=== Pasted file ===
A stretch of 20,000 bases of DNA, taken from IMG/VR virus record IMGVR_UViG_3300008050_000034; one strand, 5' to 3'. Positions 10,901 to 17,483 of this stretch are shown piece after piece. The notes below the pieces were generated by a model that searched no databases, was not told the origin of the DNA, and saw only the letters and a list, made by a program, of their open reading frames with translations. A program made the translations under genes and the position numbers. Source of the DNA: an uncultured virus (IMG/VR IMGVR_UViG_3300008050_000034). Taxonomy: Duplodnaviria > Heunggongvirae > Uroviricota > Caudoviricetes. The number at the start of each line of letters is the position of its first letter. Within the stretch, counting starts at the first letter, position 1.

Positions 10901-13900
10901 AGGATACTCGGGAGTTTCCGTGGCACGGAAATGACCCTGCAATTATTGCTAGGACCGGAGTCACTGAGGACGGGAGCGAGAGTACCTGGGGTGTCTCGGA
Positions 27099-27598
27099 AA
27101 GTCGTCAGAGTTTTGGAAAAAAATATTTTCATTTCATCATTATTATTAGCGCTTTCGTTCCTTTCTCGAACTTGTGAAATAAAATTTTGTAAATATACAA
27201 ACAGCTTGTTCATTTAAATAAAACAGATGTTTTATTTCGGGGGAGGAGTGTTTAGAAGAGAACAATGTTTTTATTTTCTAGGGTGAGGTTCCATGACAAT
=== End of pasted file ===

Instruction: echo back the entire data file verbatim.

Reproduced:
A stretch of 20,000 bases of DNA, taken from IMG/VR virus record IMGVR_UViG_3300008050_000034; one strand, 5' to 3'. Positions 10,901 to 17,483 of this stretch are shown piece after piece. The notes below the pieces were generated by a model that searched no databases, was not told the origin of the DNA, and saw only the letters and a list, made by a program, of their open reading frames with translations. A program made the translations under genes and the position numbers. Source of the DNA: an uncultured virus (IMG/VR IMGVR_UViG_3300008050_000034). Taxonomy: Duplodnaviria > Heunggongvirae > Uroviricota > Caudoviricetes. The number at the start of each line of letters is the position of its first letter. Within the stretch, counting starts at the first letter, position 1.

Positions 10901-13900
10901 AGGATACTCGGGAGTTTCCGTGGCACGGAAATGACCCTGCAATTATTGCTAGGACCGGAGTCACTGAGGACGGGAGCGAGAGTACCTGGGGTGTCTCGGA
Positions 27099-27598
27099 AA
27101 GTCGTCAGAGTTTTGGAAAAAAATATTTTCATTTCATCATTATTATTAGCGCTTTCGTTCCTTTCTCGAACTTGTGAAATAAAATTTTGTAAATATACAA
27201 ACAGCTTGTTCATTTAAATAAAACAGATGTTTTATTTCGGGGGAGGAGTGTTTAGAAGAGAACAATGTTTTTATTTTCTAGGGTGAGGTTCCATGACAAT